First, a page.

Saturday, March 12, 2011

Maples and Elms

The beekeeper’s year is measured by a number of events of the calendar and nature. The calendar is divided into months and days and the solstices and equinoxes. Natural events are also significant to beekeepers. Among them are the bloom of the red maple, clover, blackberry, apple, tuliptree, and goldenrod. The bloom dates of major nectar producers, like soybeans and cotton in the Arkansas Delta, are also carefully followed. The red maple bloom is one of the first events observed by beekeepers. Maples are often the first major source of nectar and pollen. Red maple trees produce considerable nectar and large amounts of pollen in the late winter. As foraging workers bring the red pollen into the hive, it stimulates the queen’s egg production. The pollen also provides necessary protein for the developing brood. In the Arkansas Delta, the red nectar bloom occurs during the rapid expansion of the honey bees' brood nest. The red maple is followed in bloom by the silver maple, sugar maple, and the box elder, which is also a maple. Maple honey is described as having a fine flavor and a white or amber color with a tinge of pink. Rarely is a surplus stored; most is consumed feeding the brood.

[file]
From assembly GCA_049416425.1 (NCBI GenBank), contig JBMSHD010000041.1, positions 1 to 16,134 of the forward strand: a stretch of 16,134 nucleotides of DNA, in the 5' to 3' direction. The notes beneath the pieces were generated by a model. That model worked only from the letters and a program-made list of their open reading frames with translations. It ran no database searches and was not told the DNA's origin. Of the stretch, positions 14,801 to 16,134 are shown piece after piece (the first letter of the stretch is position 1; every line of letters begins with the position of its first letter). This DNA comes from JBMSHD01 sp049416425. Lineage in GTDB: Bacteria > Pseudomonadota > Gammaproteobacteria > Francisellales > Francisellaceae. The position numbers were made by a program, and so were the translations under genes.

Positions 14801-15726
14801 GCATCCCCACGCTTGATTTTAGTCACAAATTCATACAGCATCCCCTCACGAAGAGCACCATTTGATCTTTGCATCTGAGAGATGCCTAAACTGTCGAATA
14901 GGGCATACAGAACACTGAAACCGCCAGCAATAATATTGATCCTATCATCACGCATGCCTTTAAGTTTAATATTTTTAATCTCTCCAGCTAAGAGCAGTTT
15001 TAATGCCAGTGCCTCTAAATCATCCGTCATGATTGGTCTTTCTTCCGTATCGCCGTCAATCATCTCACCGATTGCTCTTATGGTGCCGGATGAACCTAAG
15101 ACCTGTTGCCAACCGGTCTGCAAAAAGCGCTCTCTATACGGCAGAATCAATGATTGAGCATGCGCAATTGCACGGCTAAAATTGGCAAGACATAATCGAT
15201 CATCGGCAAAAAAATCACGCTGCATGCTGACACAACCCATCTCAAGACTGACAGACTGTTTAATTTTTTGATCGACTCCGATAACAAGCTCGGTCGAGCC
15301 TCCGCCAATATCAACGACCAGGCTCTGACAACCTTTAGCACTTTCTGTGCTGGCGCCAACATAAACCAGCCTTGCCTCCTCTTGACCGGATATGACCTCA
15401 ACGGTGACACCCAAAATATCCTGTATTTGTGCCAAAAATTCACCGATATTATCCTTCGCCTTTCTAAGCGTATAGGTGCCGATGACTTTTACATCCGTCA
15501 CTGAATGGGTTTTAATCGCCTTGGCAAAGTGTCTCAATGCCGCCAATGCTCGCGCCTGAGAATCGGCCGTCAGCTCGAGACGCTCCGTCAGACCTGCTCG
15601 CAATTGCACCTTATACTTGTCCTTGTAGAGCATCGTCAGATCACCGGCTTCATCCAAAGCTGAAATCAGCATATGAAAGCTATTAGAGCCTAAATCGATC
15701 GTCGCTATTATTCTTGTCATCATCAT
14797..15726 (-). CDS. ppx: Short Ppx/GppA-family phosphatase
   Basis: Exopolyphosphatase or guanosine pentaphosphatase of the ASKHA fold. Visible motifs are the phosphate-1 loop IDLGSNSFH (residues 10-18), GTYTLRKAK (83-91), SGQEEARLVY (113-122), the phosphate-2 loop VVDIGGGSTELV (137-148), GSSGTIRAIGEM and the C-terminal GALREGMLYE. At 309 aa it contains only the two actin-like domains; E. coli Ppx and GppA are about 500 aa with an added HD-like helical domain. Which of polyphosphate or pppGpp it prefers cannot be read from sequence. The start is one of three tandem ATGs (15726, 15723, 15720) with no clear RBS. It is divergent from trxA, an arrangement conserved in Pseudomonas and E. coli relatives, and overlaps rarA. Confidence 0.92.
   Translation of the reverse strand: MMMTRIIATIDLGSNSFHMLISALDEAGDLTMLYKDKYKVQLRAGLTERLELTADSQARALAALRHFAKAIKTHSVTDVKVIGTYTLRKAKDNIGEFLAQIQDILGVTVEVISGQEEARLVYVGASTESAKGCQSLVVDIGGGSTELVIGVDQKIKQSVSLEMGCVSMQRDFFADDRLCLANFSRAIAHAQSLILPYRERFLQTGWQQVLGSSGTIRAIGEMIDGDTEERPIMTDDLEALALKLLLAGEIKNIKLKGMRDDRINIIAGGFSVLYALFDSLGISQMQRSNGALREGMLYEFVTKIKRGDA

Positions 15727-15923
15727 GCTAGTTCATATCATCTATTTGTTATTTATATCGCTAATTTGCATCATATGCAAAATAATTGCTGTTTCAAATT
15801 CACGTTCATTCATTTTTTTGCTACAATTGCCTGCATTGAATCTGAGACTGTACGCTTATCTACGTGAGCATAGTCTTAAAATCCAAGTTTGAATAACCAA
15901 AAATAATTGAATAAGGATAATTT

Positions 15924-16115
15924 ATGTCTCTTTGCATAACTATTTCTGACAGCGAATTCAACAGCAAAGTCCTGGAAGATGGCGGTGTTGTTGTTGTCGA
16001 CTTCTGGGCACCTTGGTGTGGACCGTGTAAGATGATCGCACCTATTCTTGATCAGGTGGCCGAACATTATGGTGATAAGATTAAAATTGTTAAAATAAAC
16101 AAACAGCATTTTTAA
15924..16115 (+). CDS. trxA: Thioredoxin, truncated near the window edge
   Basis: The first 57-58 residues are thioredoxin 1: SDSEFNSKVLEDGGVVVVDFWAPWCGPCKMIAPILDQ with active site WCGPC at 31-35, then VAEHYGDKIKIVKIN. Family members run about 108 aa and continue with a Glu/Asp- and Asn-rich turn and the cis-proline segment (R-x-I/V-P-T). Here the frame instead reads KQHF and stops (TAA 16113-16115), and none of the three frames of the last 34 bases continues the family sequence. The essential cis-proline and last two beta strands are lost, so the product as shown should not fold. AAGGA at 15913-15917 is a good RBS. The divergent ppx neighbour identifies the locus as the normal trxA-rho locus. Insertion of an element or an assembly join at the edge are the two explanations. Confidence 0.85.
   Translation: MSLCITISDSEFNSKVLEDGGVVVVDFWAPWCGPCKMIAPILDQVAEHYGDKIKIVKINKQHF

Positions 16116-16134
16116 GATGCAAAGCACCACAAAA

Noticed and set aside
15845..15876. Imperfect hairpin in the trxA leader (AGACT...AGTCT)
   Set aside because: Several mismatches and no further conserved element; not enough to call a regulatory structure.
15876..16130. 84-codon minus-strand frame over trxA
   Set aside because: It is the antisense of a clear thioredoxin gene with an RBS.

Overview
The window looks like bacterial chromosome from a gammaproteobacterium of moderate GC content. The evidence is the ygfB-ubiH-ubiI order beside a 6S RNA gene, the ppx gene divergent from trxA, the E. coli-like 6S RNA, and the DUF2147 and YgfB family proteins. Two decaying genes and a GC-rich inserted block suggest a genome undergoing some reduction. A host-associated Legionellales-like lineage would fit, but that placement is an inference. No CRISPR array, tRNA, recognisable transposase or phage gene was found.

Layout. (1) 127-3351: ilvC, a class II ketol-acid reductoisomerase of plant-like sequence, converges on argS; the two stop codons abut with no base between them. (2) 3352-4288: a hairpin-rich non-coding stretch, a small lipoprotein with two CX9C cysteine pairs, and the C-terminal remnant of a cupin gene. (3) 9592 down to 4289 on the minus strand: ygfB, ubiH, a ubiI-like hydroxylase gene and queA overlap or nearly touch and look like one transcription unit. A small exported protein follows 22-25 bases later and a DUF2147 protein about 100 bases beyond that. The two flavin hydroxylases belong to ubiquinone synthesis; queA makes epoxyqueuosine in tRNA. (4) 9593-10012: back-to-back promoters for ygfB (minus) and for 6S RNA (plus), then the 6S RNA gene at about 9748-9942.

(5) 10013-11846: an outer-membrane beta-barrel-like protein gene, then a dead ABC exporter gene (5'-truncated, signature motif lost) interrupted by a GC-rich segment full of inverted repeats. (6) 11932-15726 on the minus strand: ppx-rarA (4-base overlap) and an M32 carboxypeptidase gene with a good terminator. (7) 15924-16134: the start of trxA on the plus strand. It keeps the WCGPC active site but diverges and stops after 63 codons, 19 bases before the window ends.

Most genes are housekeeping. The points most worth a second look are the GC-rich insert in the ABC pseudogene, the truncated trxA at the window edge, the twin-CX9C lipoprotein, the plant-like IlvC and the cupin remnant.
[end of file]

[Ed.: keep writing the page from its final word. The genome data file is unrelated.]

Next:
Elms are wind-pollinated trees, but honey bees collect pollen from elms during times of pollen scarcity from other sources. The American elm was planted extensively in urban areas; but its numbers were reduced by a fungal condition, Dutch elm disease. Today, the most common elm is a small tree, the winged elm. While the maples and elms bloom at an important time in the early development of the honey bee colony’s spring-time expansion, their bounty is often missed. Cold and rainy days of the late winter and early spring often prevent bees from flying while the trees are in bloom. The weather was warm and pleasant today, and I saw foragers bringing in bright red maple pollen. Today’s photo: red maple in bloom.

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